This rhizome is a staple in India and other Asian countries where it grows prolifically. And it’s gained a lot of popularity in more temperate climes for its pungent flavor and its medicinal properties. Ginger tea is used to fight colds and flus, soothe nausea, calm digestion, and for a host of other ailments.

It does more than improve your digestion though. Like it’s friend, cinnamon, it has been found to improve fasting blood sugar in people with diabetes. Another study showed that the spice suppressed obesity in rats who ate high fat diets.

Yet another study – this one done on humans – found that men who drank a hot ginger tea after eating felt full for longer, suggesting that they could go for longer without eating again.

This combined with its blood sugar balancing effects could mean you would feel satiated for longer if you are drinking tea or eating ginger with your food.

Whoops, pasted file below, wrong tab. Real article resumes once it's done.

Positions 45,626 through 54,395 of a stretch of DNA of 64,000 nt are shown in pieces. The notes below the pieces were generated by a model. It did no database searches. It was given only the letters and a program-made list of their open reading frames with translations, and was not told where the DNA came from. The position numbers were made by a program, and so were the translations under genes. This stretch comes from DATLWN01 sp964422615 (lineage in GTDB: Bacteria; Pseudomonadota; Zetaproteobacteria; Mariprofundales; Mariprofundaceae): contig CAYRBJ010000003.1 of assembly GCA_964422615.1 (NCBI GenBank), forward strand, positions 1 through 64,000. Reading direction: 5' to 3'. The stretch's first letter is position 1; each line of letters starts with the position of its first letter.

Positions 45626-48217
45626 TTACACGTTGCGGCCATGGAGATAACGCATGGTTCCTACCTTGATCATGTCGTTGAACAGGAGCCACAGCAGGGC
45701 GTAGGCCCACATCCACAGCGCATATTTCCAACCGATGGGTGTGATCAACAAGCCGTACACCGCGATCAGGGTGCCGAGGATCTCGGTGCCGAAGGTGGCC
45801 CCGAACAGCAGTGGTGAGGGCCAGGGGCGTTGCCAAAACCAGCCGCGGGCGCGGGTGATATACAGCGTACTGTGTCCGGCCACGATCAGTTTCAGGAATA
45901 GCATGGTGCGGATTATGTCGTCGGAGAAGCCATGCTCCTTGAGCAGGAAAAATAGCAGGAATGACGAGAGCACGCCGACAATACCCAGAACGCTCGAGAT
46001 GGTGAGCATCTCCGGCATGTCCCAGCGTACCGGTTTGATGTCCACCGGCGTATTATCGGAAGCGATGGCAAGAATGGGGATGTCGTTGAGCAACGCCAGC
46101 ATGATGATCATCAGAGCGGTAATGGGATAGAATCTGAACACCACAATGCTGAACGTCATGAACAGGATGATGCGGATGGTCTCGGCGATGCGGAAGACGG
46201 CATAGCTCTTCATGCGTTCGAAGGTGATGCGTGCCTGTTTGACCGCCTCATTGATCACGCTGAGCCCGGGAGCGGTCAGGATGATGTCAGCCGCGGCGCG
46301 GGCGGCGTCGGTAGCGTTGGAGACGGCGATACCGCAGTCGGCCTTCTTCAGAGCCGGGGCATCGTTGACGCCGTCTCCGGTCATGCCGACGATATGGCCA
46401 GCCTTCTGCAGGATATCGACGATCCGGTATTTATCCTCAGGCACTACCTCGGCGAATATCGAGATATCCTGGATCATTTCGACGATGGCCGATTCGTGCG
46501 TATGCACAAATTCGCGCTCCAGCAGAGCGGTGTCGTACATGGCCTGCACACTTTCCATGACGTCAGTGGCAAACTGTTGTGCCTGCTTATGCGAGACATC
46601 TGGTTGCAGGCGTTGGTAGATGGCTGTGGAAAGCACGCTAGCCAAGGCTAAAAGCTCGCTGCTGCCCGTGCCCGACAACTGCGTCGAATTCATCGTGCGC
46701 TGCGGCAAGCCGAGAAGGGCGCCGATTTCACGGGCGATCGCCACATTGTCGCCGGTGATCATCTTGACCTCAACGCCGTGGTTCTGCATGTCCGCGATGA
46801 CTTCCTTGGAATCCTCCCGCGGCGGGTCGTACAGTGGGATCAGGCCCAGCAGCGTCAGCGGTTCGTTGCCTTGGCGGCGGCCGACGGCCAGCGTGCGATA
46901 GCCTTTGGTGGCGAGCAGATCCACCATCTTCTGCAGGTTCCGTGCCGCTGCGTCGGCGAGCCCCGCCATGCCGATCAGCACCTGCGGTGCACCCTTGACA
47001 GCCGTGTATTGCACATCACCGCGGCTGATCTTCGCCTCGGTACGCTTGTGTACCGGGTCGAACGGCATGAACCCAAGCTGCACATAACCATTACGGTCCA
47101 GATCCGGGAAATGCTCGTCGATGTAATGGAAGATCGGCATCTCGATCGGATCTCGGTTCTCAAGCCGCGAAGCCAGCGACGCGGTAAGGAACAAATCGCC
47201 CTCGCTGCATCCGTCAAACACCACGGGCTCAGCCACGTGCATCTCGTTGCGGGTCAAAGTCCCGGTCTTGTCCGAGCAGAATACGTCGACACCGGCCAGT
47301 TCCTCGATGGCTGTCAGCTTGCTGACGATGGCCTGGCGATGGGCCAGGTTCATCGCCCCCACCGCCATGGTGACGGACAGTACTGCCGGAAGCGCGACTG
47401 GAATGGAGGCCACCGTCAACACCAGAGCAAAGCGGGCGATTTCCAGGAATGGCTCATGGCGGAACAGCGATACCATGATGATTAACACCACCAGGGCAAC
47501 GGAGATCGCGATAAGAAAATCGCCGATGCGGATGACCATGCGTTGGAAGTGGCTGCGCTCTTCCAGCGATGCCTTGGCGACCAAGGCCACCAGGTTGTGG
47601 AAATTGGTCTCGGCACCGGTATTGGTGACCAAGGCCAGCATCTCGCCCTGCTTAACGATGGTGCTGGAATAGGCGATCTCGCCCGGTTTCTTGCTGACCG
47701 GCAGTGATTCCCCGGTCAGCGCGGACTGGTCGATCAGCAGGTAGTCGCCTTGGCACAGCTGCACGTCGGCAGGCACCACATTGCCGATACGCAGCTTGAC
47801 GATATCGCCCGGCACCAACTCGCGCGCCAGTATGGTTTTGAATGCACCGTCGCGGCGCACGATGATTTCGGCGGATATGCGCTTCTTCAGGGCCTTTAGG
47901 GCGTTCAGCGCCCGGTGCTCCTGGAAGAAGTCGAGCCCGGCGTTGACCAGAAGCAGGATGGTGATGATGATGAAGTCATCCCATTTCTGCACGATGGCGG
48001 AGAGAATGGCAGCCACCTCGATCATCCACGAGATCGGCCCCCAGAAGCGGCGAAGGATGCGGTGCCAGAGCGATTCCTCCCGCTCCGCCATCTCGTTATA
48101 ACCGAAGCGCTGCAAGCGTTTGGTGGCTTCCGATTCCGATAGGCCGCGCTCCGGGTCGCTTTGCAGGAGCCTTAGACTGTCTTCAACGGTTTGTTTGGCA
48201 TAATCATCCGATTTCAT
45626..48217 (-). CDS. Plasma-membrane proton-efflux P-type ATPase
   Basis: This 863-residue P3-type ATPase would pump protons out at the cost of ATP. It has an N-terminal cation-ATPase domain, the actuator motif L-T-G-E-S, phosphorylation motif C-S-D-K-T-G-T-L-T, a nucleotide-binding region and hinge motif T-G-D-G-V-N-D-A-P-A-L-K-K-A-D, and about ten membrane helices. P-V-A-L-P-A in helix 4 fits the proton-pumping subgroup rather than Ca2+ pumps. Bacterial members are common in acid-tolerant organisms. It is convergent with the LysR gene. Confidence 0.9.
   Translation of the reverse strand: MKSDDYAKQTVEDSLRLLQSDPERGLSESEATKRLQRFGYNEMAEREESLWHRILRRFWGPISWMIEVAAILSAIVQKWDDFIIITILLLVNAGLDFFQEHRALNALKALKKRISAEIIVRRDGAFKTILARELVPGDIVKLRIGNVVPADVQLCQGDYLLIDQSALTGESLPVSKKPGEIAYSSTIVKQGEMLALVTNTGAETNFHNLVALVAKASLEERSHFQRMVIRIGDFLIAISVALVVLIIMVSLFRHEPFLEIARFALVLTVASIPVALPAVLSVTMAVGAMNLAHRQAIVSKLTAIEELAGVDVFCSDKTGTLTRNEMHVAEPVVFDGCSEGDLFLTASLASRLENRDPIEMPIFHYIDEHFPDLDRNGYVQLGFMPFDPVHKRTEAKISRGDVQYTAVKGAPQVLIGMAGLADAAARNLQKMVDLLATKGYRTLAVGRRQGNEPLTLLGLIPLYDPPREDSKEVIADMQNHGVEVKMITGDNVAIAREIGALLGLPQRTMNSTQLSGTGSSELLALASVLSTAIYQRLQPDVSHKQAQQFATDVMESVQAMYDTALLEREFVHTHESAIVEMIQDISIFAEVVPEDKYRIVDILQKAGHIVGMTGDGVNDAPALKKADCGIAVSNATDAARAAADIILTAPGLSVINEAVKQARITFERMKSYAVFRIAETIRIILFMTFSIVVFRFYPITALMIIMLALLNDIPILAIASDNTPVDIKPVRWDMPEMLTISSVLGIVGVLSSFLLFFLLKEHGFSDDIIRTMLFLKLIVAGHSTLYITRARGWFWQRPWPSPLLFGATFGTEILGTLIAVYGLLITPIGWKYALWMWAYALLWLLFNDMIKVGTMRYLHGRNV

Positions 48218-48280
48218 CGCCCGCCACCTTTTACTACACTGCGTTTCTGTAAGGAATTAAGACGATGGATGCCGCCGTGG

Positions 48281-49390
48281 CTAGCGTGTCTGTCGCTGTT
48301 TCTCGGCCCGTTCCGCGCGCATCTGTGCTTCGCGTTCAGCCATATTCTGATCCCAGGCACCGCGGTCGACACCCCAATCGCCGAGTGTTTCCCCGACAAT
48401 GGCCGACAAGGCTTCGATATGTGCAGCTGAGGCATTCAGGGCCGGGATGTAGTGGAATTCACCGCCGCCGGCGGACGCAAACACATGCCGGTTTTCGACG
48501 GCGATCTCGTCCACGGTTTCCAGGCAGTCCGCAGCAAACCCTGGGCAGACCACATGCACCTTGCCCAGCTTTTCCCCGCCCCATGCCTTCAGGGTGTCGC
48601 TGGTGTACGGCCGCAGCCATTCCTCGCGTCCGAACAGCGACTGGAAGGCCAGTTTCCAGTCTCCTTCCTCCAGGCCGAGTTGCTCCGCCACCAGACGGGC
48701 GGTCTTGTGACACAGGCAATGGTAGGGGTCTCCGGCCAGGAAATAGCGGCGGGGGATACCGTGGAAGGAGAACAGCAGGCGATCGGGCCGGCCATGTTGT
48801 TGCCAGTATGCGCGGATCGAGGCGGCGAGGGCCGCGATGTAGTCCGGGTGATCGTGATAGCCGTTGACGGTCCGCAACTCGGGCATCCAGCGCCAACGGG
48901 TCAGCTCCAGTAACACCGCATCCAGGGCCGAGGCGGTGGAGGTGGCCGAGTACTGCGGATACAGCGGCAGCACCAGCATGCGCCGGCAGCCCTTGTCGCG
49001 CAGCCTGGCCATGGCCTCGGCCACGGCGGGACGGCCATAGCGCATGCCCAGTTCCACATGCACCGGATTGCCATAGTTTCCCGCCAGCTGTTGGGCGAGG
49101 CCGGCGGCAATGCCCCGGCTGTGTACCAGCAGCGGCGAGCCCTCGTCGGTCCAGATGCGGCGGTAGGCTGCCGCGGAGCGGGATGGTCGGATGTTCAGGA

Similar to cinnamon, ginger can also promote thermogenesis in the body. It is s a vasodilator, which means it increases the diameter of small arteries and enhances circulation of the blood. Increased blood flow and circulation typically lead to a small increase in body temperature, also known as thermogenic effect, which promotes metabolism and burns more calories.

Ginger also helps your body produce bile, and it may stimulate the production of gastric juices, both of which enhance digestion and make more energy available to burn.

Some evidence even suggests that a regular doses of ginger can help you achieve a flatter belly. Belly fat accumulates for various reasons, including overeating, age-related hormone reduction, lack of exercise and stress.